Inside this issue
The Art of Mystery
Less literal scenes
As a full-time nature photographer, author, and conservationist, I hope to share the value that wilderness has in its pure, unaltered state. In a world where we are disconnecting from nature more and more every day, I can’t think of another pursuit more worthy of my time and energy. I believe that if I can capture a scene in the right way, my photographs will inspire others to protect the last few wild places we still have left.
I currently live just outside of Salt Lake City, Utah with my wife and three children. While much of my photography is focused on the incredible scenery near my home, I have traveled to over thirty countries to capture the diverse and remarkable beauty of all different environments.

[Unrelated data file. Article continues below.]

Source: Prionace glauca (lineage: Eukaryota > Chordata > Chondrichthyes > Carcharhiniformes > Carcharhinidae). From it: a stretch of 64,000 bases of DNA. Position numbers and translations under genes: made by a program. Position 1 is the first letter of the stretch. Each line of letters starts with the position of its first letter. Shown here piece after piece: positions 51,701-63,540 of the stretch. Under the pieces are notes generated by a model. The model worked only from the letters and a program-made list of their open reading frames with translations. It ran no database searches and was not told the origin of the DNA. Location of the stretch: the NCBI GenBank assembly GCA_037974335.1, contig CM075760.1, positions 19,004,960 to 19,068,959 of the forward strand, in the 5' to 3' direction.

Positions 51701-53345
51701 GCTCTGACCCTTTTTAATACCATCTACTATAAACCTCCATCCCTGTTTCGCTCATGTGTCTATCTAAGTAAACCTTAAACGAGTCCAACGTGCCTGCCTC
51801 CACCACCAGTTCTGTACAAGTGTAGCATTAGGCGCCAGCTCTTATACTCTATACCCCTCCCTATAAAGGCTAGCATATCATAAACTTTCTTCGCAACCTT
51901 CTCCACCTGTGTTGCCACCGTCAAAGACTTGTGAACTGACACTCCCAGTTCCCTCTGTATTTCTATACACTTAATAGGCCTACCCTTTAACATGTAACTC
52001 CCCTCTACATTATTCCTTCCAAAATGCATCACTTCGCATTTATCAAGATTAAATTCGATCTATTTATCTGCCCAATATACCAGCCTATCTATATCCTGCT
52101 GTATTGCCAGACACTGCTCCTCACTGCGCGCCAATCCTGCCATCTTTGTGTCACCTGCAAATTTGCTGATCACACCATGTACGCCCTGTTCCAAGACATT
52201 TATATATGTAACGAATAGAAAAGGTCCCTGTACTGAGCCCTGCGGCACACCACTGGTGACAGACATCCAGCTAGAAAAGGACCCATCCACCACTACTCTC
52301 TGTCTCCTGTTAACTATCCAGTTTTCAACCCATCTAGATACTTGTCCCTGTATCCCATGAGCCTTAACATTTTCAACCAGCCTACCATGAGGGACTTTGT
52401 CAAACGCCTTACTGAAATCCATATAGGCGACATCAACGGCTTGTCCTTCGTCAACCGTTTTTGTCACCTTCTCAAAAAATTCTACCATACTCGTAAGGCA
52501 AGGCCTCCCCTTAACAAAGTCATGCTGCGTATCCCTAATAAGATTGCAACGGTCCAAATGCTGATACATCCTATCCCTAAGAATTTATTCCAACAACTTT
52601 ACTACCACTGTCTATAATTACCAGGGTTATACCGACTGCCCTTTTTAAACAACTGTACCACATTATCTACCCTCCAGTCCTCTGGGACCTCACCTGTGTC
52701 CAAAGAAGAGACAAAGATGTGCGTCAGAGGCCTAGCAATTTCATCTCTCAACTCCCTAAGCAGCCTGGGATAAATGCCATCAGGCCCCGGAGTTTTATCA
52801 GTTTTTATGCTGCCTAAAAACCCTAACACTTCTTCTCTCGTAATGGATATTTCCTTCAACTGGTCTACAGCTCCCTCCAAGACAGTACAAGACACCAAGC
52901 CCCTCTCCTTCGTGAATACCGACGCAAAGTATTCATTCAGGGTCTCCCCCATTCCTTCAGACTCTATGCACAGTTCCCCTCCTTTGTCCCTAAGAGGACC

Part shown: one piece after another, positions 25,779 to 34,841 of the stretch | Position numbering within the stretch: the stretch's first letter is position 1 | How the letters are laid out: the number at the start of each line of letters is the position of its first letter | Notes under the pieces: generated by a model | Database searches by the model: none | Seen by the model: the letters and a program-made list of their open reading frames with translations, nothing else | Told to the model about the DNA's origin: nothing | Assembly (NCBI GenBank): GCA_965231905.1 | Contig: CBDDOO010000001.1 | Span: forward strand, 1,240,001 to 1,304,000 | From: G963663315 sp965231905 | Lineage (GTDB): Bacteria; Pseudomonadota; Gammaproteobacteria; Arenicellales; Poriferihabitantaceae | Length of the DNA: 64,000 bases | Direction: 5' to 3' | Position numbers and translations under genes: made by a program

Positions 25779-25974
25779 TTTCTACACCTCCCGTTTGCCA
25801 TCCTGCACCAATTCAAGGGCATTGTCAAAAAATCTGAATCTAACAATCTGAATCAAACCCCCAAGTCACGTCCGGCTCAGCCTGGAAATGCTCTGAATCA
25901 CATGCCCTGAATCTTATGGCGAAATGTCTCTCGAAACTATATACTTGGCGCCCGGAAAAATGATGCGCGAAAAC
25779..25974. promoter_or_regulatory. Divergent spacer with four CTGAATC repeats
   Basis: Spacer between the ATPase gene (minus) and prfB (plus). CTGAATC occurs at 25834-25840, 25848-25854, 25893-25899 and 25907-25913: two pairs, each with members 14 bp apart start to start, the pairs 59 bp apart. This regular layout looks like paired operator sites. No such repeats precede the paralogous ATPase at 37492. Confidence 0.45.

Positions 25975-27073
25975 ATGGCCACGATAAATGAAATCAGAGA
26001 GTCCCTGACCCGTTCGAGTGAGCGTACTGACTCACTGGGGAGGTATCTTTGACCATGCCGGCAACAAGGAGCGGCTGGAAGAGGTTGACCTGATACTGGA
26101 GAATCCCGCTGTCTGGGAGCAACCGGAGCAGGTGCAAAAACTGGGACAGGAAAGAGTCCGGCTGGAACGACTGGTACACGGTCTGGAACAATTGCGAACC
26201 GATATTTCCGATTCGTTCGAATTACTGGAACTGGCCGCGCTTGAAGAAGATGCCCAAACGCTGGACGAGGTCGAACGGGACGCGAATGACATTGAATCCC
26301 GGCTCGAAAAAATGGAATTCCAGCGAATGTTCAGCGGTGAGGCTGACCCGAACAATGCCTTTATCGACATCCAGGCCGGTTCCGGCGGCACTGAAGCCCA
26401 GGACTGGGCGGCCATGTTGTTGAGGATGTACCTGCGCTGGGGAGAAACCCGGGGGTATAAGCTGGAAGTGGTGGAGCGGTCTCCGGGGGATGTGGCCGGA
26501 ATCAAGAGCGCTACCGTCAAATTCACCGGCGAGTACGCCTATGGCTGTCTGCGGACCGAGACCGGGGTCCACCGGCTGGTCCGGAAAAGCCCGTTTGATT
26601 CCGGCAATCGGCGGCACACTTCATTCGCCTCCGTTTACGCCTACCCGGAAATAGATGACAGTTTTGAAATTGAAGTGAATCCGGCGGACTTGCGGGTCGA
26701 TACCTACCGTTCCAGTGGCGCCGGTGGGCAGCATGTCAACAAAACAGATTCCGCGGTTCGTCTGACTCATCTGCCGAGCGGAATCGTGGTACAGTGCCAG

As a nature photographer, my primary goal is to help those who view my work to appreciate the value of pure, unspoiled wilderness. To that end, creating captivating images that seize and sustain the viewer’s attention is key. The longer you can get someone to look at a photograph, the greater the odds are that they will connect with its subject matter. Still, in this fast-paced world where people can consume hundreds of images and videos in a matter of minutes, the big question is, “Why should they stop scrolling just for your image?” While the answer is multi-faceted, practising the art of mystery can be very effective for creating more captivating and engaging images.